Live Like You’ll Die: Interview with Gary McClure of American Wrestlers

Live Like You’ll Die: Interview with Gary McClure of American Wrestlers

Written By Kyle Nutter
Photographs by Rick Perez

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Baby’s All Right in Brooklyn is a fun venue. Inside Gary McClure popped up next to me seconds after I sent a text about a meeting spot. I must have been standing awkwardly. We went around the corner and in small flickering shadows talked of the contradictions in life.

Gary had his elbows on the table and his head in his hands.

Action is a result of motivation. There is a reason for everything that is said, done, and thought. The reason isn’t always known. Gary plays music well. Doing what he does seems irrational to himself, but it’s an undeniable compulsion. From the beginning, he’s waited against obstacles. When Gary was young, his uncle told him he’d buy a guitar for him. So Gary waited and waited for the guitar. And when he got the guitar, he started playing and hasn’t stopped.

“It drove me fucking nuts,” Gary said, “But it never was a question of whether it was the sensible thing to do.”

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He cares about leaving a legacy and thinks it’s a waste of time. We talked about the merits of leaving a legacy. One should adopt the policy of hedonism. Nothing matters in a black hole death. Appease your immediate desires in the event that living is the only time you have to experience pleasure. He described a scene of a potential life unfamiliar to his own, and it confused me. It felt wistful. There was security in finances, social relationships, and expectations.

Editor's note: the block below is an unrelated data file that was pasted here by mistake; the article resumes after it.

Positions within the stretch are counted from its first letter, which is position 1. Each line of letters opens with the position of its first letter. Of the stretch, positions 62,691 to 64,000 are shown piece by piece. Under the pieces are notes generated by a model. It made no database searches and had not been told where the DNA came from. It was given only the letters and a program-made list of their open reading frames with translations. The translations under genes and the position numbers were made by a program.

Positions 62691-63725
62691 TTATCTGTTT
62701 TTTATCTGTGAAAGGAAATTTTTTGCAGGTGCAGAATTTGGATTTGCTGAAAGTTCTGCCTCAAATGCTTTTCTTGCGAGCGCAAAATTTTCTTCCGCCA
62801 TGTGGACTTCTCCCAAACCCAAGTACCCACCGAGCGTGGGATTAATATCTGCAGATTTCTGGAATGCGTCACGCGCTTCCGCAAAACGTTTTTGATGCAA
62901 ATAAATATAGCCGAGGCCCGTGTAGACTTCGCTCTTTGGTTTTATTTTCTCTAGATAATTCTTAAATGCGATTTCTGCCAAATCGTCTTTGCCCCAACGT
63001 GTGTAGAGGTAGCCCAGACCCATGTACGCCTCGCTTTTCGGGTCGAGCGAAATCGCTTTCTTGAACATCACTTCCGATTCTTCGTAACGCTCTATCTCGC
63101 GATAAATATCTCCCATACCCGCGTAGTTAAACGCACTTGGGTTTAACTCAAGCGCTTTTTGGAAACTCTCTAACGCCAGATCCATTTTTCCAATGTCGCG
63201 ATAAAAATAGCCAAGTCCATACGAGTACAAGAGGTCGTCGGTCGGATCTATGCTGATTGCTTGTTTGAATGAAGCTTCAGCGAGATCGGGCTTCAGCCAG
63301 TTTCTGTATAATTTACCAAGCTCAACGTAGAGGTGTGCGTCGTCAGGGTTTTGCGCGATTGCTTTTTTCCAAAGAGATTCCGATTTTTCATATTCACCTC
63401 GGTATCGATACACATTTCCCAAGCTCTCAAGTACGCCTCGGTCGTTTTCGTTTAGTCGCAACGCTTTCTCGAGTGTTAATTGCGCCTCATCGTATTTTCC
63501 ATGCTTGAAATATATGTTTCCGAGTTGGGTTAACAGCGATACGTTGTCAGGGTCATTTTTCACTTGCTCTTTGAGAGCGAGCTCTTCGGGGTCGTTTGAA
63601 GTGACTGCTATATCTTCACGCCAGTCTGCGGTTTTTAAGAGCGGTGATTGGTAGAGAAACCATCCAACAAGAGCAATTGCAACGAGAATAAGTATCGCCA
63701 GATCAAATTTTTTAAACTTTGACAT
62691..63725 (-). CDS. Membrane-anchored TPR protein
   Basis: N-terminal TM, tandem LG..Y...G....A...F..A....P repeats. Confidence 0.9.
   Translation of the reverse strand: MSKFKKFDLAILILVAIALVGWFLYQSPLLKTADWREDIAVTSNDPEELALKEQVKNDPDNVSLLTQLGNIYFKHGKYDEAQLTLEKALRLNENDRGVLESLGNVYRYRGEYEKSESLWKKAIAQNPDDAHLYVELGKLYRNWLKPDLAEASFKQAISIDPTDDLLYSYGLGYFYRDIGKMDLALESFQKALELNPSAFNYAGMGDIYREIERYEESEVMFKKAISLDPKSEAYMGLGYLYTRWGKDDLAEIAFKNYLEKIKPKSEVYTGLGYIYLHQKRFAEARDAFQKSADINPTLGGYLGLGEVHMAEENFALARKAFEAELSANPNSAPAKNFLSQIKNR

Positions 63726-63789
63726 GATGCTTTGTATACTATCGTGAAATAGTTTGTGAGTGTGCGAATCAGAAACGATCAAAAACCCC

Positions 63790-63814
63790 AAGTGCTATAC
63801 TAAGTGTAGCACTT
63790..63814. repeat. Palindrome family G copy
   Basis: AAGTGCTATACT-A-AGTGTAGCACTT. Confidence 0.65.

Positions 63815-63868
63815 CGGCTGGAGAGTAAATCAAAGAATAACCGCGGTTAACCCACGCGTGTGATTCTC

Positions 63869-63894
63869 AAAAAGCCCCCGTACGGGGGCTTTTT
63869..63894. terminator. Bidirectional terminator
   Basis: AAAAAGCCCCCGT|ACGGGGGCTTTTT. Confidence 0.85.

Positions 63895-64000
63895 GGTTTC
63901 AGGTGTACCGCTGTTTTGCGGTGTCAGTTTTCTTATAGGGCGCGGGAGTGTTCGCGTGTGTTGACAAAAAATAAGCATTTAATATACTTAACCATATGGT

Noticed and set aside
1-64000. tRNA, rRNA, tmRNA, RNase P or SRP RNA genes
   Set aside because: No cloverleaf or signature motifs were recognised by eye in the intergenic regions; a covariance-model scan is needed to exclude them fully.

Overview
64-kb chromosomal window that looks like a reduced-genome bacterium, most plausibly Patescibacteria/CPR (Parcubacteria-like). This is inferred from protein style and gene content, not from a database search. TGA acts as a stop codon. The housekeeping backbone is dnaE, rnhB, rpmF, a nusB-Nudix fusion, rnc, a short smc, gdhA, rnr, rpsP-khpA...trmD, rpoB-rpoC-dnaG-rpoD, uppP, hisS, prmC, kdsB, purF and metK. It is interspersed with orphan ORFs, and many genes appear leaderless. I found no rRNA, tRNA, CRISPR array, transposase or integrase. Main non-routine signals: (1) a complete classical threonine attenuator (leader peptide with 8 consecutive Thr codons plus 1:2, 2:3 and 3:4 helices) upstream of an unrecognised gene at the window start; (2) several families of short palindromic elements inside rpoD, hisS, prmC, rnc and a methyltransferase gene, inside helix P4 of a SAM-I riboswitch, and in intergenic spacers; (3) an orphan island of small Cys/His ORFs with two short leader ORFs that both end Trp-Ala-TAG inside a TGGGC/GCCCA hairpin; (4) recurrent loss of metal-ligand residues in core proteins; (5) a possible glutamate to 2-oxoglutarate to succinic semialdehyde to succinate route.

“It doesn’t matter after you die, so just enjoy yourself,” Gary said.

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The entire time I spoke with Gary, I couldn’t quite believe him. He told me that he’s making himself miserable and he knows that it’s a waste of time to live like he’s leaving a legacy. I know miserable people. Situational events pushed them into scenarios of misery. Someone doesn’t just fall into touring and producing music. In order to have a morsel of success, perpetual effort and talent is required. American Wrestlers is a great band, and others recognize that. I find it hard to believe someone would put so much work into something that actually makes them miserable. Gary’s current situation isn’t surrounded by pillows. Deep down though, he likes it nonetheless. And if you saw the show American Wrestlers put on, you’d think the same.

Only a handful of legacies enjoy repetition beyond a few generations. Some argue that the oldest legacies are fictions. Unarguable, legacy begins with death, and with every death a legacy starts. The duration and longevity depends on how much of a difference is made in the world. That’s why Gandhi’s legacy is much stronger than the local hero of a 1,000 member community. The possibility of enjoying any legacy left is questioned, because no one knows exactly what happens after leaving life. Here Gary’s futile-leaning perspective wins. I always plan for the worst, and the worst would be to watch a recording of your life over and over. Make it interesting. Even if the snuffing is permanent, that last second would be filled with confidence.

 

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American Wrestlers exist out of an irrational impulse to play music or an attempt to make a connection. There resides two parts in every person: an expressible part and an inexpressible part. The inexpressible part is the source of why each of us feels like an individual. It differentiates us because it can’t connect with anything and is always misunderstood because language is a flawed human concept. Only art can connect with the inexpressible within us. When art affects someone, an understanding has been made with that misunderstood part. It’s ironic that the only true connection is done through an inexpressible channel. Gary bridges the gap between audiences and the stage. A fan of American Wrestlers is now the touring drummer.  Either explanation is legacy worthy.

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Author: blackonthecanvas

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